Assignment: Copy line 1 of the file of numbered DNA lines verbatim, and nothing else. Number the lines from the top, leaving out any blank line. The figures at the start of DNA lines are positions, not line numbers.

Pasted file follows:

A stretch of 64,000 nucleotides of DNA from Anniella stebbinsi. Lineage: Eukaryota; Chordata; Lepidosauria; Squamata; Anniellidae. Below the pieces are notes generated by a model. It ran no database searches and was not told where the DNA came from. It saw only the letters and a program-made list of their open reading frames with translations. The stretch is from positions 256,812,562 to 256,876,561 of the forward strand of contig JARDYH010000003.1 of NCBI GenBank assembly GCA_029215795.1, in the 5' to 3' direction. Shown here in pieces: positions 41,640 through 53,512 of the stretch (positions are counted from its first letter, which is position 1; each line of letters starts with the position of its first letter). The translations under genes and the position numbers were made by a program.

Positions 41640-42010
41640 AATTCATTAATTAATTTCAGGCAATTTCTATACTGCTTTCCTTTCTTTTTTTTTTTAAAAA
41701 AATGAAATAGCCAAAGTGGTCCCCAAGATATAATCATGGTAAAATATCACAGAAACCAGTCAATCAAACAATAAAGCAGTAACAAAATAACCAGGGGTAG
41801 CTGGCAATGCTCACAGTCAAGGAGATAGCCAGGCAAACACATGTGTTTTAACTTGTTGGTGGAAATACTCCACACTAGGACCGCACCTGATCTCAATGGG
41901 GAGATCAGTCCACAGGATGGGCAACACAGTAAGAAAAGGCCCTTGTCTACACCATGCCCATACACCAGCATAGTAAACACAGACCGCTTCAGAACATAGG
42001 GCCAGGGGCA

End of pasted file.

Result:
A stretch of 64,000 nucleotides of DNA from Anniella stebbinsi. Lineage: Eukaryota; Chordata; Lepidosauria; Squamata; Anniellidae. Below the pieces are notes generated by a model. It ran no database searches and was not told where the DNA came from. It saw only the letters and a program-made list of their open reading frames with translations. The stretch is from positions 256,812,562 to 256,876,561 of the forward strand of contig JARDYH010000003.1 of NCBI GenBank assembly GCA_029215795.1, in the 5' to 3' direction. Shown here in pieces: positions 41,640 through 53,512 of the stretch (positions are counted from its first letter, which is position 1; each line of letters starts with the position of its first letter). The translations under genes and the position numbers were made by a program.